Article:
Clocks going back ‘led to Gaia Pope arrests’

The changing of the clocks led to a pensioner, her son and grandson being arrested for the murder of teenager Gaia Pope, it has been alleged.

Rosemary Dinch, 71, Paul Elsey, 49, and Nathan Elsey, 19, were held by police after Miss Pope, 19, from Swanage, Dorset, went missing on 7 November.

Mrs Dinch and her grandson Nathan were arrested six days after Miss Pope vanished, and were released under investigation the next day.

Paul Elsey was detained on 16 November and released under police investigation the following day.

On Monday, it was announced that all three had been released without further police action.

Miss Pope’s body was discovered on Saturday and police said there were no injuries to “suggest any other person was involved”.

Gaia Pope

Image: Miss Pope was seen running along a road in Swanage on CCTV before she went missing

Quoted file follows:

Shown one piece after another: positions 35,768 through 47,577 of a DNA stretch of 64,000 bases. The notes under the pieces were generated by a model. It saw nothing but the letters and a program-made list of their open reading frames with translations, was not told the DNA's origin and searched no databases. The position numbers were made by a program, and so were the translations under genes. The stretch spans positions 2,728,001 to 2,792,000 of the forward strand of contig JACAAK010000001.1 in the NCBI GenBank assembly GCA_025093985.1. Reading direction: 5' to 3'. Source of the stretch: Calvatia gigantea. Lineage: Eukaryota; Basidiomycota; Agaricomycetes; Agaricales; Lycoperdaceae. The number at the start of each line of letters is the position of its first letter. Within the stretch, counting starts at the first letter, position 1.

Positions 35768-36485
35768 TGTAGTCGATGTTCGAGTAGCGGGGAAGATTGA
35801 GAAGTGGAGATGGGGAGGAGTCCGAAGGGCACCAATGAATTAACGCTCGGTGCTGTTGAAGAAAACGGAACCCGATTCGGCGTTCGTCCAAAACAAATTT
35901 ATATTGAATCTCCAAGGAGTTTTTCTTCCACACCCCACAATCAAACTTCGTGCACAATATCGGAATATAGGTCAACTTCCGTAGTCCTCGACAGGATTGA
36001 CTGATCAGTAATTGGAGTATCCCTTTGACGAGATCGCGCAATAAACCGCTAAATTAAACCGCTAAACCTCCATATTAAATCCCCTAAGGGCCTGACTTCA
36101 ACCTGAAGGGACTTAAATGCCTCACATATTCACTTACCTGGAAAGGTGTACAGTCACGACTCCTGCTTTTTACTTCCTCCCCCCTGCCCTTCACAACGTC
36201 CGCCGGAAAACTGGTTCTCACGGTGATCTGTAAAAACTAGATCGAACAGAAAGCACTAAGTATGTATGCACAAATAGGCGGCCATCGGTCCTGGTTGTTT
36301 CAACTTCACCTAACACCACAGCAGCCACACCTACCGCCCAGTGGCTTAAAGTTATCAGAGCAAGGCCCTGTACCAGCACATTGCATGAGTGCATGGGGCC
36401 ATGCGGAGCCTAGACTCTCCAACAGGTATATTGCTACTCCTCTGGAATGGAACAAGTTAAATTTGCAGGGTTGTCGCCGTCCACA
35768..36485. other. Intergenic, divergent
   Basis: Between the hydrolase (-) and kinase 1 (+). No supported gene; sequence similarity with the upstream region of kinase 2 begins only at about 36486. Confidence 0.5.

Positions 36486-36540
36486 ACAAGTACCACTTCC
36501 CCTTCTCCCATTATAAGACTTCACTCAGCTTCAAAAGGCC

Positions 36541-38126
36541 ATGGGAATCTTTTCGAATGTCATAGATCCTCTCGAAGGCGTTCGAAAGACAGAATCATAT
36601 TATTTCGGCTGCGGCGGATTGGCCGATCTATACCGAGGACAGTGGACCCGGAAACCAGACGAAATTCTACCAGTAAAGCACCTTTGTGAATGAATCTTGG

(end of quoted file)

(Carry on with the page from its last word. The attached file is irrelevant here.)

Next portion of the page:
Mrs Dinch’s daughter, Deborah Elsey, told The Sun that police had mistakenly held her son because the time clock on CCTV she handed over did not match his account of his movements.

This year, UK clocks should have been adjusted by one hour from British Summer Time to Greenwich Mean Time on 29 October.

Ms Elsey said: “When they questioned him, the time didn’t match the time on the footage so they dragged him in for murder.

“It’s ridiculous. The time on the CCTV didn’t match because the clocks went back and the time on there didn’t change.”

Mrs Dinch told the newspaper she had found her arrest traumatic.

She said: “I was just thinking about poor Gaia.”

“I couldn’t breathe in the police station and they had to call a nurse in.”

Her son, who had told officers he knew Miss Pope, said police “got it all wrong but it was like talking to a brick wall”.

He said: “It was horrible. They said I was suspected of murder and my first thought was, ‘Oh my god, Gaia’s dead’.”

A post-mortem did not identify any injuries to suggest third-party involvement in the death, with police saying it is being treated as “unexplained”.

Detective Superintendent Paul Kessell, of Dorset Police, said the force had been expected to “fully investigate the sudden disappearance of a teenage girl”.

“I appreciate our inquiries would have caused these individuals stress and anxiety, however we have an obligation in any missing person investigation to explore every possible line of enquiry,” he said.